Look at the facts: then tell me what if anything we should do about it
Earlier this week, the Pope sent a message to a conference of the Pontifical Academy of Social Sciences which was discussing the subject of “Universal Rights in a World of Diversity: the Case of Religious Freedom”. The Pope’s message was one we have heard from him before:
As I have observed on various occasions, the roots of the West’s Christian culture remain deep; it was that culture which gave life and space to religious freedom and continues to nourish the constitutionally guaranteed freedom of religion … Today these basic human rights are again under threat from attitudes and ideologies which would impede free religious expression. Consequently, the challenge to defend and promote the right to freedom of religion and freedom of worship must be taken up once more in our days.
We can read that in two ways. Most obviously, we can see it as a comment on freedom of religion in general terms and at the global level. But beneath it, surely, lies a more particular meaning: that even here, in Europe, where these things had their origin, “the challenge to defend and promote the right to freedom of religion and freedom of worship must be taken up once more”. Am I being fanciful in giving it that particular meaning? This isn’t meant to be a controversial statement; it’s one of those papal utterances which invites us to tease out its meaning in our own circumstances. And a recent report speaks volumes about what those circumstances, for anyone bringing up children in the EU, actually are. An unnamed Irish priest made a complaint to the EU ombudsman that a diary circulated to thousands of schools around Europe omitted major Christian holidays, even Christmas and Easter, though it made a point of including other religious holidays such as the Jewish and Islamic New Years and the festivals of other religions like Sikhism and Hinduism.
This so-called Europa diary is distributed to more than 3.2 million students in over 21,000 secondary schools in the EU (and how much does that cost?) and is supposed to be a tool for homework and other notes: it looks to me suspiciously like a tool for the ideological presuppositions of those who disseminate it. And incidentally, I see that the EU, at a time when every national government in Europe is making major cuts in their budgets, is insolently demanding that we give them an actual increase, presumably to fund such dubious exercises as this.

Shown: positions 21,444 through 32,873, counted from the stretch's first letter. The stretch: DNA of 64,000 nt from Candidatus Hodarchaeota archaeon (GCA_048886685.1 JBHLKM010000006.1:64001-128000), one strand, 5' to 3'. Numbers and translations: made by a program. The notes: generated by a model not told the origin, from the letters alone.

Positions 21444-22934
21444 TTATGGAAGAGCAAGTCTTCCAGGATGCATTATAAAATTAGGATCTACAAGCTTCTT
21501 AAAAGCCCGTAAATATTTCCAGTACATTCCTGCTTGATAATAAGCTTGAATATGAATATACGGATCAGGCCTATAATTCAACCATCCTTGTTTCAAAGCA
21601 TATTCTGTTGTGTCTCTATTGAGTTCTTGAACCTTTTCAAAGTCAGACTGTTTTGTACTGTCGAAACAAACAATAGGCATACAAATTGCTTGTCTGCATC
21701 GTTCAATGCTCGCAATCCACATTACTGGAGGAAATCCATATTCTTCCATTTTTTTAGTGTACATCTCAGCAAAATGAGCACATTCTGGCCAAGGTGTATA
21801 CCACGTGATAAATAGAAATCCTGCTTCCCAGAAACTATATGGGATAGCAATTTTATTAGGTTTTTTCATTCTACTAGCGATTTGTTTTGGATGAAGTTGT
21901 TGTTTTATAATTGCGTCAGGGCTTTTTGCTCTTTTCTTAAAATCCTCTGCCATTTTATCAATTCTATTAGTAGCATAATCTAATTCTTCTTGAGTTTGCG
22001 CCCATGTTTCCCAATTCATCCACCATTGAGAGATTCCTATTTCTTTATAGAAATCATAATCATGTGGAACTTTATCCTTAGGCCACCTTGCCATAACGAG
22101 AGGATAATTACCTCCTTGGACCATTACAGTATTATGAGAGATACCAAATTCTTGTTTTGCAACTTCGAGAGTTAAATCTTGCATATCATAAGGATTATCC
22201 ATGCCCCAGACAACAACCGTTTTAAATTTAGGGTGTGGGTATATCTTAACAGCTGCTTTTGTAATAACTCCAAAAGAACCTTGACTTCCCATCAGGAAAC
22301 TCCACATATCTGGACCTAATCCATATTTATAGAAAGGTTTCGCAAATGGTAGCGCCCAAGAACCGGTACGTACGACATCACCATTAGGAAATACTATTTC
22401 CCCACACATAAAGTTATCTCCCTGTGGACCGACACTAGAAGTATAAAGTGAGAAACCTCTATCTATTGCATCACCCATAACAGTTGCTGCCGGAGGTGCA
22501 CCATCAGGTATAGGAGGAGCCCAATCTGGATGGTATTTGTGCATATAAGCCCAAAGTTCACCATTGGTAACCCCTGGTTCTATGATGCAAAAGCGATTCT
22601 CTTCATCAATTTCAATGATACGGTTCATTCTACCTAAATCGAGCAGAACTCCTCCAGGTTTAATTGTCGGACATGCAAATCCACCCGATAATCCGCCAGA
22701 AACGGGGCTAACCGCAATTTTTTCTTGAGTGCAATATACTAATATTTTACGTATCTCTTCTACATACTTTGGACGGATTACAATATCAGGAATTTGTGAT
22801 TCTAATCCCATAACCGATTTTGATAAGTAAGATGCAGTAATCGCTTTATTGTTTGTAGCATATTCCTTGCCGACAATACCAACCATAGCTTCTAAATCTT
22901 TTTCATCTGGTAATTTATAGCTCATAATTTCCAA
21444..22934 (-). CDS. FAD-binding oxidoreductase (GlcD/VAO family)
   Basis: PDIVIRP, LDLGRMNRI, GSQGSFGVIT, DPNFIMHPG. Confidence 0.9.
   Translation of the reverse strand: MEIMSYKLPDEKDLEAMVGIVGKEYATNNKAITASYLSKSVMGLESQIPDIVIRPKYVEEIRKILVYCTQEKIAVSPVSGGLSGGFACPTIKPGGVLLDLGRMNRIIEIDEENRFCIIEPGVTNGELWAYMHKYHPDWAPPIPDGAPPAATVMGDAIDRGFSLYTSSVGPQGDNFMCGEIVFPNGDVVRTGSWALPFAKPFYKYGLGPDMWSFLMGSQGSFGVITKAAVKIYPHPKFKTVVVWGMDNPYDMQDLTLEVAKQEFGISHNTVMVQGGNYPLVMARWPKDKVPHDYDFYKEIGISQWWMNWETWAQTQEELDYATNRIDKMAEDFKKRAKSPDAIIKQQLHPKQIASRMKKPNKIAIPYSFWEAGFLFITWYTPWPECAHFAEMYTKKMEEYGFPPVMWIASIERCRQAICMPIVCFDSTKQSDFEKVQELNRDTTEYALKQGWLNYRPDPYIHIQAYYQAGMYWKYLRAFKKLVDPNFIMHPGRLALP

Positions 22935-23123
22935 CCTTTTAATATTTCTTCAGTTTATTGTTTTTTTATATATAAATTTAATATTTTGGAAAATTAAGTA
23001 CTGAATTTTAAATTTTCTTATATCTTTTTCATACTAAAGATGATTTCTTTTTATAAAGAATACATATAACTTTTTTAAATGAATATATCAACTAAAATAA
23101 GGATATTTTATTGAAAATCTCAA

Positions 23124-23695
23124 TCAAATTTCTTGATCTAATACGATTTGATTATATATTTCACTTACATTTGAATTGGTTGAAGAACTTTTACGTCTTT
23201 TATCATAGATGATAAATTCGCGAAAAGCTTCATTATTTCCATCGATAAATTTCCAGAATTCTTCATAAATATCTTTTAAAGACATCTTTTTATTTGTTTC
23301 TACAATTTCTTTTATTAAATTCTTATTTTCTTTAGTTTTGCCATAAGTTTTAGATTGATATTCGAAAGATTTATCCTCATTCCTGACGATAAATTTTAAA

The Irish priest who complained to the EU ombudsman demanded that there be an official apology, a recall of copies which had already been distributed and a reprinting of the diary itself. Surprisingly, perhaps, he got his apology and a correction notice was sent out to advise teachers that “some important religious holidays” had been omitted from the diary. There was also also a promise that it wouldn’t occur again. The EU officials responsible said it was a blunder, “a regrettable error”: but it was obviously nothing of the kind. They were trying it on: and if that excellent Irish priest hadn’t complained, they might have got away with it.
The lesson is that we have to keep our eyes on these people. I am not in favour of whinging about the way in which we’re treated: a little mild bloodless persecution of this kind keeps us on our toes. But I do think that we need to fight back against what’s happening: and the first stage in that fightback is to know what’s going on. There’s more than you might think. You might begin by having a look at a report produced by an Austrian-based outfit calling itself the Observatory on Intolerance and Discrimination against Christians in Europe (for their website, go here.